To this point, it was a one-map game. Most map interfaces on mobile devices to this point have been powered by Google Maps. There are exceptions, of course, but Google has made it easy for developers to use their API to easily integrate G Maps into their applications. Since mobiles make for great navigation devices, this has been greatly to Google’s benefit. But it appears that there is a new player in the game. AOL’s MapQuest has released its own API for both Android and iOS.
The move will provide developers with another option for mobile mapping. Where previously they might have gone with Google Maps, despite having reasons not to, now they can opt for MapQuest’s interface instead. The choice alone could mean better navigation and mapping interfaces for developers, since they can work with the API that works best for them.
Still, MapQuest faces an uphill battle here, since Google Maps is so entrenched in the mobile space. To combat this they’re creating an easy interface for developers — calling their API a “drop in” replacement for other APIs. It might not swing the market their way, but they’re at least putting themselves in the best possible position, considering the current market.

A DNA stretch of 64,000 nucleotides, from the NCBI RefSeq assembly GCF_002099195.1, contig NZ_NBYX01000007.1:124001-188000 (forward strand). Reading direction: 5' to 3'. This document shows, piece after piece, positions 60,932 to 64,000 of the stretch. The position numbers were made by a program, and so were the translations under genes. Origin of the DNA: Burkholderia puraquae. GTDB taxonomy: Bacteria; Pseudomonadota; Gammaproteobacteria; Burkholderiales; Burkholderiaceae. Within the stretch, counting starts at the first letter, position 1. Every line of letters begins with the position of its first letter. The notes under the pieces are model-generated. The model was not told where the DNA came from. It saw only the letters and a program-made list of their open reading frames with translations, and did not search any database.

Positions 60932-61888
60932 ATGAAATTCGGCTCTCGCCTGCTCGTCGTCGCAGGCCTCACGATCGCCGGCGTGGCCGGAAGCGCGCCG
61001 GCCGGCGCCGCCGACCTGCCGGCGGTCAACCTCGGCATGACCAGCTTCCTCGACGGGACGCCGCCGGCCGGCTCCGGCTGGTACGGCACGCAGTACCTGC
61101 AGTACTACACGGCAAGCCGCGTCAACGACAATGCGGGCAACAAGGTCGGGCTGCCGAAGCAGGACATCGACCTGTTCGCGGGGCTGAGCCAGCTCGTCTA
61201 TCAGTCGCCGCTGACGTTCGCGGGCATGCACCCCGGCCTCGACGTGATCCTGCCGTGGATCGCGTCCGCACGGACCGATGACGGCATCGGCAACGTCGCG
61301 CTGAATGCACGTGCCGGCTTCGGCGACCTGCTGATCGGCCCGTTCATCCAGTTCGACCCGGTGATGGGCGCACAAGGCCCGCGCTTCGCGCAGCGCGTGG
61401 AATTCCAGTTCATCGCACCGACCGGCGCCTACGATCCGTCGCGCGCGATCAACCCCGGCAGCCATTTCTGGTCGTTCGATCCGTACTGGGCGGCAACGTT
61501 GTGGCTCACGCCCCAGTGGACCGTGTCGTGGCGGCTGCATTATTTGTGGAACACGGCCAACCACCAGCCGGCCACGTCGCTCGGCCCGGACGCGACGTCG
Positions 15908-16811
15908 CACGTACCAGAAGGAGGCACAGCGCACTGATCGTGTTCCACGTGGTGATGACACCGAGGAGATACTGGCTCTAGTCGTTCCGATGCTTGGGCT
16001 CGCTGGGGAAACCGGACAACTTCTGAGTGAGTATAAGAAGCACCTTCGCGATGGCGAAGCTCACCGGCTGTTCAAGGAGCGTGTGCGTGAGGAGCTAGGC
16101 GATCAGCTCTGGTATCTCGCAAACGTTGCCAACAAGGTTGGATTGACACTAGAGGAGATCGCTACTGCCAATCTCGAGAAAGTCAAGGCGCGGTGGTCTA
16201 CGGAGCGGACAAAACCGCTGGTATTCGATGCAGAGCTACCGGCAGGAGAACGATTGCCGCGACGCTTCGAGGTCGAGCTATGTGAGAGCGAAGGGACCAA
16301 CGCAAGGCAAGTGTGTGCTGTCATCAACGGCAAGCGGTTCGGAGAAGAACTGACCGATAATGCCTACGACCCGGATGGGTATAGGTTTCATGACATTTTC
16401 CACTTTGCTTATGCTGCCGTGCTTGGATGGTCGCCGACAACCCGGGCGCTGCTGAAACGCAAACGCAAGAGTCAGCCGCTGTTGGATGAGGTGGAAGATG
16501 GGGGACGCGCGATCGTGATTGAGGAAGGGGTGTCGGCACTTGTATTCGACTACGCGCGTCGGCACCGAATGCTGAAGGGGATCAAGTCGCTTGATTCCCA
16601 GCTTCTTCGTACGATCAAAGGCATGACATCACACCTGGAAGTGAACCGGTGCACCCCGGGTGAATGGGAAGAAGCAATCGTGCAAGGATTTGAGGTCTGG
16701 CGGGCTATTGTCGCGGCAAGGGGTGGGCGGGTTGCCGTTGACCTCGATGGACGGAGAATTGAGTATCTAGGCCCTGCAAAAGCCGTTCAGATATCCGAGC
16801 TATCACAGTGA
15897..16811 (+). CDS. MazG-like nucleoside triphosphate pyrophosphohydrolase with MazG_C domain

From a user standpoint, it feels as though MapQuest has been irrelevant for a while now. That’s probably because Google put a lot of work into Maps, not only on the web but also on mobiles. It got the point where they had a stranglehold on the market. The addition of MapQuest can only help the mobile navigation market. The more the merrier, as they say.
The biggest question I have now is what this means for Garmin, Tom Tom, and other premium GPS services. They were already threatened by the emergence of navigation systems on mobile phones. With some more competition from free software, it will be interesting to see how they will adapt.